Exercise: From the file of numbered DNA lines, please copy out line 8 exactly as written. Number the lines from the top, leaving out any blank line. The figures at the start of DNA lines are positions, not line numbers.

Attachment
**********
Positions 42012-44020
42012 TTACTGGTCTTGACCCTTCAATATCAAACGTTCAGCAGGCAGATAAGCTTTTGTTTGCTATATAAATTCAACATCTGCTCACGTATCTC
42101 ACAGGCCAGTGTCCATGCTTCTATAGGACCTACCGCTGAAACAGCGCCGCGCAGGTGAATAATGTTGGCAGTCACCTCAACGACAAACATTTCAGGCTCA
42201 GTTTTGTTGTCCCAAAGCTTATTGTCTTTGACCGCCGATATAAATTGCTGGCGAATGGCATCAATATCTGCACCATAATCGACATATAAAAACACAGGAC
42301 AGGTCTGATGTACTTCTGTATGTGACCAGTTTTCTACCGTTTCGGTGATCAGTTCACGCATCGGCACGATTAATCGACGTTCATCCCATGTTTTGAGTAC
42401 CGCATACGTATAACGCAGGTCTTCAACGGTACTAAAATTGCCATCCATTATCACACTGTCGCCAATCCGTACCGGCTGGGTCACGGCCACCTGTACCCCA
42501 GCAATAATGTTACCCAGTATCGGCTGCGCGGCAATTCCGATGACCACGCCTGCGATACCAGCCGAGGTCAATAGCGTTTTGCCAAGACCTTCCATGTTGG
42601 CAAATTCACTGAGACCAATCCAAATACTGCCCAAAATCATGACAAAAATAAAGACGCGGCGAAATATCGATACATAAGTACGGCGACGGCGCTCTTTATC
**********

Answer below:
42601 CAAATTCACTGAGACCAATCCAAATACTGCCCAAAATCATGACAAAAATAAAGACGCGGCGAAATATCGATACATAAGTACGGCGACGGCGCTCTTTATC